On May 12, an hour before a group of Mexican students arrived at Ajijic’s Wilkes Center to begin the exercise “Difficult Journey,” 20 volunteers gathered for an orientation, led by lakeside resident Phil Rylett.
Having experienced the “Difficult Trip” – a similar exercise at a weeklong Spanish-language intensive at Lake Tahoe Community College in California – Rylett addressed the eager volunteers on how he envisioned the event would play out.
“The most important thing you can do is to use zero Spanish,” Rylett stressed to the volunteers. “Although it’s tempting to want to help a student who’s struggling to communicate, the skill we bring to the table is not our knowledge of Spanish. That only serves as an impediment. We need to pretend not to know their native language. Instead, we use our ability to simplify our English to a level they can understand. This is not easy and requires paying attention to their verbal and non-verbal cues.”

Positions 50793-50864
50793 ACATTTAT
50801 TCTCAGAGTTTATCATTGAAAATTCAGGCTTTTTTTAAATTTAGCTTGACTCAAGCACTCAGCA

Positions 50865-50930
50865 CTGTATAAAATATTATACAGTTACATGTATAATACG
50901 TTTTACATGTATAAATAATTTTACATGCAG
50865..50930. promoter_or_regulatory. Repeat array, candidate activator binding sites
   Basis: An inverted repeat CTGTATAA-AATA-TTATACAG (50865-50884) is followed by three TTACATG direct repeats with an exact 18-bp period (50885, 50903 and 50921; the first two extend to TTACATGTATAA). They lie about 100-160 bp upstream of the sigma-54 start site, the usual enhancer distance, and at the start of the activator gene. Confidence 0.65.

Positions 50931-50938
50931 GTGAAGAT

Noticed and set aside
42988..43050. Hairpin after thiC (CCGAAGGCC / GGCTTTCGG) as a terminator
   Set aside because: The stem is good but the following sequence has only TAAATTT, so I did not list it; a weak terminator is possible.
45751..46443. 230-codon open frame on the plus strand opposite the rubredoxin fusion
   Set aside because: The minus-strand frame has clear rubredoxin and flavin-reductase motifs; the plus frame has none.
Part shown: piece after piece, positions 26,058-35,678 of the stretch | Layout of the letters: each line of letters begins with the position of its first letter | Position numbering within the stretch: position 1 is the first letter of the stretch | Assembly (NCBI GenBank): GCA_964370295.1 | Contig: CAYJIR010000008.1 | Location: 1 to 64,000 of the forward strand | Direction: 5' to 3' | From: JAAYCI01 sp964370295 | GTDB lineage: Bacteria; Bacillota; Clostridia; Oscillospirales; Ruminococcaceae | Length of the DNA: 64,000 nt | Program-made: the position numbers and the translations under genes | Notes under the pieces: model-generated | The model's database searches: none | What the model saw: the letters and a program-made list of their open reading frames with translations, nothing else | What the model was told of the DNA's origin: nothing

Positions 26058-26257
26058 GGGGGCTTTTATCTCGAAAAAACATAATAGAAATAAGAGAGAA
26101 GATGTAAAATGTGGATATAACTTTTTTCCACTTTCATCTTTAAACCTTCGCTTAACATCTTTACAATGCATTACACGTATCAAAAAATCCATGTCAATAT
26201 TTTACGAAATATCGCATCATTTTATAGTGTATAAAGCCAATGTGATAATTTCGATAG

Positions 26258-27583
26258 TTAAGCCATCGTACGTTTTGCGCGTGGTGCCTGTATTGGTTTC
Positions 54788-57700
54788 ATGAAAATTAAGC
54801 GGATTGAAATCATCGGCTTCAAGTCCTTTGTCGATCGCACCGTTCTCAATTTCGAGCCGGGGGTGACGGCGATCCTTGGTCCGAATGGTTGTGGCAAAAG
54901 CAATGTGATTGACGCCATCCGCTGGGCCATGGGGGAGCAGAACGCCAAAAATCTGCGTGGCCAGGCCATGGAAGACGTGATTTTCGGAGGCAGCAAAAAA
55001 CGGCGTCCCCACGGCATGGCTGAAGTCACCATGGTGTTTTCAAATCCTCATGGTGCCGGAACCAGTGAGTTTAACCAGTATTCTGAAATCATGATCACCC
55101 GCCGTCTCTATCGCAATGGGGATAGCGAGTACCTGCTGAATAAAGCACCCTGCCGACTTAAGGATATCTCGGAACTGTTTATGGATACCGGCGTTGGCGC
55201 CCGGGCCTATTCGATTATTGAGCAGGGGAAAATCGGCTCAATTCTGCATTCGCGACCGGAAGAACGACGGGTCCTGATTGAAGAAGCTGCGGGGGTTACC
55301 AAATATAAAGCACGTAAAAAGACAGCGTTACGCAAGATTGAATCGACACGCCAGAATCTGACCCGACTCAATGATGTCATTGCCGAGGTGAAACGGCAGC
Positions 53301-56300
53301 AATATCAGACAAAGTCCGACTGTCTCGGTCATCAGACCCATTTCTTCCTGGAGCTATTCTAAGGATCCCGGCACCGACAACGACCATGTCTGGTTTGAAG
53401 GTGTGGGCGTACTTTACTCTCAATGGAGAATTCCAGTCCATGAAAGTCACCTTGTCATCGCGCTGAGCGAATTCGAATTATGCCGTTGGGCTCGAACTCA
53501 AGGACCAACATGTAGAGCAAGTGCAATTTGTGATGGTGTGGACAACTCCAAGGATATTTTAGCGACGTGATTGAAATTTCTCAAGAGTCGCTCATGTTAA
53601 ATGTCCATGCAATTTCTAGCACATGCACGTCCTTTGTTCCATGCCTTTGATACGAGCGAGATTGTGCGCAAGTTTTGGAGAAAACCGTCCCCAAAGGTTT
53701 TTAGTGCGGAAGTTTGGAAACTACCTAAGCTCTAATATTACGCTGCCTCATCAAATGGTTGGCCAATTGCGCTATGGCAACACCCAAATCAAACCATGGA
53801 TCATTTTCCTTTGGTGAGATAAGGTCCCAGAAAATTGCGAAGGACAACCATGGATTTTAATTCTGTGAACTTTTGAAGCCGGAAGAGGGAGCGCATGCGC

After their own brief orientation, the students, hailing from Ajijic’s ES1L program, embarked on the simulated journey. With mock passports in hand, they “traveled” from Mexico, across the U.S. border, to New York – facing challenges along the way.
When Rylett attended the yearly Lake Tahoe event on two separate occasions, he made sure to sign up for the “Difficult Trip,” which occurred at the tail end of the intensive. The exercise gives students learning Spanish the opportunity to “travel” from the U.S. border to Patzcuaro, all the while remaining at the college campus plaza. They visit realistic, travel-oriented situations while conversing with native Spanish speakers, stopping at stations such as customs, immigration, a bus station and a restaurant.